When it comes to camera bags, I’m incredibly proud of the work we’ve done here at The Phoblographer. We’ve arguably reviewed the most camera bags of any publication. And our team comes in a variety of body shapes, plus we’re of different genders.
I’ve been reviewing Manfrotto bags for a long time, and they always seem to do something that doesn’t get it quite right. That’s what I experienced with the Manfrotto Advanced Active III for the most part. I purposely held off on writing this for a month. Why? I wanted to sit with my feelings on it and step away from the experience. But after some time away, I still feel the same.
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Too Long; Didn’t Read
The Manfrotto Advanced Active III could’ve been better with the addition of a few things like a waist strap and better side pockets. In our meeting with Manfrotto, they told us it didn’t need a waist strap. But, we found this to be a poor understanding of the modern photographer.
Pros and Cons
- It’s all black.
- A decent amount of pockets and compartmentalization
- It can hold a surprising amount of gear, just not in the camera section.
- For what this bag is, it’s comfortable but could’ve been made so much more so.
- It was only around $ 109.
- I wish there were a canvas and leather version of this bag. I understand that can be too heavy, so I’d settle for treated hemp.
- It really needed a waist strap.
- The side pockets feel restricted.
- I don’t quite understand how the top compartment is so huge yet the camera compartment is so small.
- I think all backpacks these days should have a roll-top standard. It lets a photographer expand the capabilities of the backpack.
In the grand scheme of things, the Manfrotto Advanced Active III is not reinventing the wheel. Everything that we’ve seen from this camera bag we’ve seen from others. So what makes it stand out? Manfrotto’s padding is quite good and has gotten better. But this is across the entire latest refresh of products.
We stuffed the Manfrotto Advanced Active III with:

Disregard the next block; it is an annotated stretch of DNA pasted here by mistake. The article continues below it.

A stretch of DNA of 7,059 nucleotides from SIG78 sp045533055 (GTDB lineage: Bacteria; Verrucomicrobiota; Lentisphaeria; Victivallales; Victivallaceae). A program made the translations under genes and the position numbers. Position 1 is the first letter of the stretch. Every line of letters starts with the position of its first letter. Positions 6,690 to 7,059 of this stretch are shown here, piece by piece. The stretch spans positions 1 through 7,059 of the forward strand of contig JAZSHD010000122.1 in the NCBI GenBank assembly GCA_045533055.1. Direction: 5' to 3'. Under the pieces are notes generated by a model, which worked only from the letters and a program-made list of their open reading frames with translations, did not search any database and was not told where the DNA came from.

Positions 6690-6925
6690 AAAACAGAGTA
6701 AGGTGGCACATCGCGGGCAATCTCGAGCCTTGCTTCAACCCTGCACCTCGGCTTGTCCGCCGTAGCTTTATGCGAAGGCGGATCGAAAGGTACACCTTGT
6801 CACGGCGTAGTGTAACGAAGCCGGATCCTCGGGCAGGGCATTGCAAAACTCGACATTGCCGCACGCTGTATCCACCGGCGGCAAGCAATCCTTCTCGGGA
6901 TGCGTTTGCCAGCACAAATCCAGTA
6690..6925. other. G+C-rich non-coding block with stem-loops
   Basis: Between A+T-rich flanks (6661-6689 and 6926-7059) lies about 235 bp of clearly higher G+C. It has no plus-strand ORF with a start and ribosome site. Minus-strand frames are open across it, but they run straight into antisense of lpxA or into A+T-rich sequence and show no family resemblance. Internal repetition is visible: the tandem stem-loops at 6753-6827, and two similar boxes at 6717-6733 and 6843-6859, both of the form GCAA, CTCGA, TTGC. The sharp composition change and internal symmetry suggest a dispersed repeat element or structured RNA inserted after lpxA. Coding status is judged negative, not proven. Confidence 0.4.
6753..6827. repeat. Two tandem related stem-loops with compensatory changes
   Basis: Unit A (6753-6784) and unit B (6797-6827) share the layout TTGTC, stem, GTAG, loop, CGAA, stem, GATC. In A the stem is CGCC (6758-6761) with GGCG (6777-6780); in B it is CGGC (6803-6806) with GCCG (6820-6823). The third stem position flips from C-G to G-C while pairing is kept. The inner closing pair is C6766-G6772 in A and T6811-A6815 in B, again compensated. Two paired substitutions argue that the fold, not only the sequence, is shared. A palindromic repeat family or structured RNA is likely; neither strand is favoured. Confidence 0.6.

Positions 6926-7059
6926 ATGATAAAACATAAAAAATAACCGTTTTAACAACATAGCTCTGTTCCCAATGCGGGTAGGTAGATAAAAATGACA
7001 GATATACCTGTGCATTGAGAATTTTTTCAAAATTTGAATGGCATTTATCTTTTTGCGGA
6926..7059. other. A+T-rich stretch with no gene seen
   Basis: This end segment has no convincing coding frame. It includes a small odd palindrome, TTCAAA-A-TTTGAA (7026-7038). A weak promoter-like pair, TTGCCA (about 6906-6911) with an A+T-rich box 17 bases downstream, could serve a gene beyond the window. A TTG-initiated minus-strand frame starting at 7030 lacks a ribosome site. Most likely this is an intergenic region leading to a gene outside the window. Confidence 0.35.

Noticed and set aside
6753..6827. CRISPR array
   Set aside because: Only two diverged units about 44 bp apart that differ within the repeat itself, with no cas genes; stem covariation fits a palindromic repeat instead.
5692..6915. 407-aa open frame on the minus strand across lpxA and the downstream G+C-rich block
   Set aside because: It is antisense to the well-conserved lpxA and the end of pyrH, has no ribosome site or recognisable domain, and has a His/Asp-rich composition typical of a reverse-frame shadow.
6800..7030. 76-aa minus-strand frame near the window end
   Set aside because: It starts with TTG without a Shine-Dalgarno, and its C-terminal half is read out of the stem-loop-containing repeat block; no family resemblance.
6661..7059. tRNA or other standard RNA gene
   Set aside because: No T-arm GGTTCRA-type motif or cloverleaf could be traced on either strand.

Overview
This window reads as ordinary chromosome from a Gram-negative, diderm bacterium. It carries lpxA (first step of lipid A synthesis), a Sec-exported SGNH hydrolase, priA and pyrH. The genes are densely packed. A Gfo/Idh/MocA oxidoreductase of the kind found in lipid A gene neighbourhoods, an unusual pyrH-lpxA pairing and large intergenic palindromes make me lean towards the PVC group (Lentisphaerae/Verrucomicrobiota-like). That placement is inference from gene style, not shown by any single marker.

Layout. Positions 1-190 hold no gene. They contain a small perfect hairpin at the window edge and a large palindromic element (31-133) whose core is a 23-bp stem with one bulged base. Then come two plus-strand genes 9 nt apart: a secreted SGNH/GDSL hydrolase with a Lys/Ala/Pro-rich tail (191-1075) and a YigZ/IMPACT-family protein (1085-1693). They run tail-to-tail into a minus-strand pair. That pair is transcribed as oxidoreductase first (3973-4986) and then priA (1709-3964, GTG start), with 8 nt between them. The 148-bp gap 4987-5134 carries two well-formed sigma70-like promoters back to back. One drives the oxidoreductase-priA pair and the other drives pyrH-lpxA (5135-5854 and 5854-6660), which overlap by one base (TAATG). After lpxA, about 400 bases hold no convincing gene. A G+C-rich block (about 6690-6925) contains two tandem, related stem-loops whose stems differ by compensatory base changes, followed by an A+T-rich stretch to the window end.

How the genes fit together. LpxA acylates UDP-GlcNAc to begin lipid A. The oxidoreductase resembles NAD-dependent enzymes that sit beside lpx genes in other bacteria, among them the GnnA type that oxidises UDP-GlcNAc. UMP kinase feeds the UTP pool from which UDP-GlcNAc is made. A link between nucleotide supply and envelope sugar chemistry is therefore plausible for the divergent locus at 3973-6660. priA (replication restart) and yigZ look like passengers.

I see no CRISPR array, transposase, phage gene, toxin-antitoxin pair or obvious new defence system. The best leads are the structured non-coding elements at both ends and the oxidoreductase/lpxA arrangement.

- Sony a7r III
- Tamron 17-28mm f2.8
- Tamron 70-300mm FE
- MacBook Pro 2015
- Filson mask
The tech specs for this bag are borrowed from the Adorama listing.
The Advanced Compact, Active, Befree, Gear, Fast, and Travel backpacks offer a variety of backpacks that differ in overall capacity, designated compartments for camera gear and personal items, and various options for access points to the gear compartments that complement the needs of every creator with any kind of on-the-go workflow.
• Black Microinjection 3D Logo: Characteristic feel of the Manfrotto Bag collections’ new sleek and minimalist design
• Gray Hypalon Pullers: Durable lightweight accents for the main gear compartment access
• Gray Functional Details
• Total Black Polyester Fabric: Characteristic feel of the Manfrotto Bag collections’ new sleek and minimalist design
• Manfrotto Branded Lining
• M-Guard Dividers – Improved Protection
• Harmonized Harness System with Chest Strap
The Manfrotto Advanced Active III is a fascinating bag. First off, if you’ve ever wanted a camera bag that doesn’t look like it’s a camera bag, this is probably one of if not the best options on the market. When you look at it, you wouldn’t at all think it’s a camera bag. It’s also got a very plain, nondescript look.
The low profile of the bag mostly permeates through the rest of the design. Manfrotto’s big logo, red tabs, and structured back pad make things look a bit different.
On the side of the bag, there isn’t much in the way of pockets. Quite honestly, you can forget about bringing a tripod with this bag. In my opinion, Manfrotto took the support strap to hold a tripod and put it on the wrong side.
The pocket below isn’t very expandable. However, the pocket on the other side is easily expandable enough to accommodate a tripod. I even tried one of Manfrotto’s BeFree tripods with the Manfrotto Advanced Active III. But still, it felt a bit disappointing.